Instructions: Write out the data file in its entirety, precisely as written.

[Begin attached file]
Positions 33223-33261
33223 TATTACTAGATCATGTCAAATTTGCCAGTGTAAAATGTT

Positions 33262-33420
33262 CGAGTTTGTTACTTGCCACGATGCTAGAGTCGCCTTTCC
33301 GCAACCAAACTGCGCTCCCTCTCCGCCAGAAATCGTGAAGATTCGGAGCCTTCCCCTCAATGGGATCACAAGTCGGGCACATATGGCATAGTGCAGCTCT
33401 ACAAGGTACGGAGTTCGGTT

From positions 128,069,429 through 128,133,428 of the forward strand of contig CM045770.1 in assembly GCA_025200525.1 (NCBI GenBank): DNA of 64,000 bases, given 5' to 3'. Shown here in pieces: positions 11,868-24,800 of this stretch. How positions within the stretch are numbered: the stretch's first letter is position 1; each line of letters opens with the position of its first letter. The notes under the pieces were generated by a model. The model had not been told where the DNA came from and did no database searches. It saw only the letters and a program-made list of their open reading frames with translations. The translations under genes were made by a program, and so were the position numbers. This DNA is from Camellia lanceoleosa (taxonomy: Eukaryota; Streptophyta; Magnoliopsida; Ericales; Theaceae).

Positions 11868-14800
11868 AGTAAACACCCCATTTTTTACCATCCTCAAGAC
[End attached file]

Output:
Positions 33223-33261
33223 TATTACTAGATCATGTCAAATTTGCCAGTGTAAAATGTT

Positions 33262-33420
33262 CGAGTTTGTTACTTGCCACGATGCTAGAGTCGCCTTTCC
33301 GCAACCAAACTGCGCTCCCTCTCCGCCAGAAATCGTGAAGATTCGGAGCCTTCCCCTCAATGGGATCACAAGTCGGGCACATATGGCATAGTGCAGCTCT
33401 ACAAGGTACGGAGTTCGGTT

From positions 128,069,429 through 128,133,428 of the forward strand of contig CM045770.1 in assembly GCA_025200525.1 (NCBI GenBank): DNA of 64,000 bases, given 5' to 3'. Shown here in pieces: positions 11,868-24,800 of this stretch. How positions within the stretch are numbered: the stretch's first letter is position 1; each line of letters opens with the position of its first letter. The notes under the pieces were generated by a model. The model had not been told where the DNA came from and did no database searches. It saw only the letters and a program-made list of their open reading frames with translations. The translations under genes were made by a program, and so were the position numbers. This DNA is from Camellia lanceoleosa (taxonomy: Eukaryota; Streptophyta; Magnoliopsida; Ericales; Theaceae).

Positions 11868-14800
11868 AGTAAACACCCCATTTTTTACCATCCTCAAGAC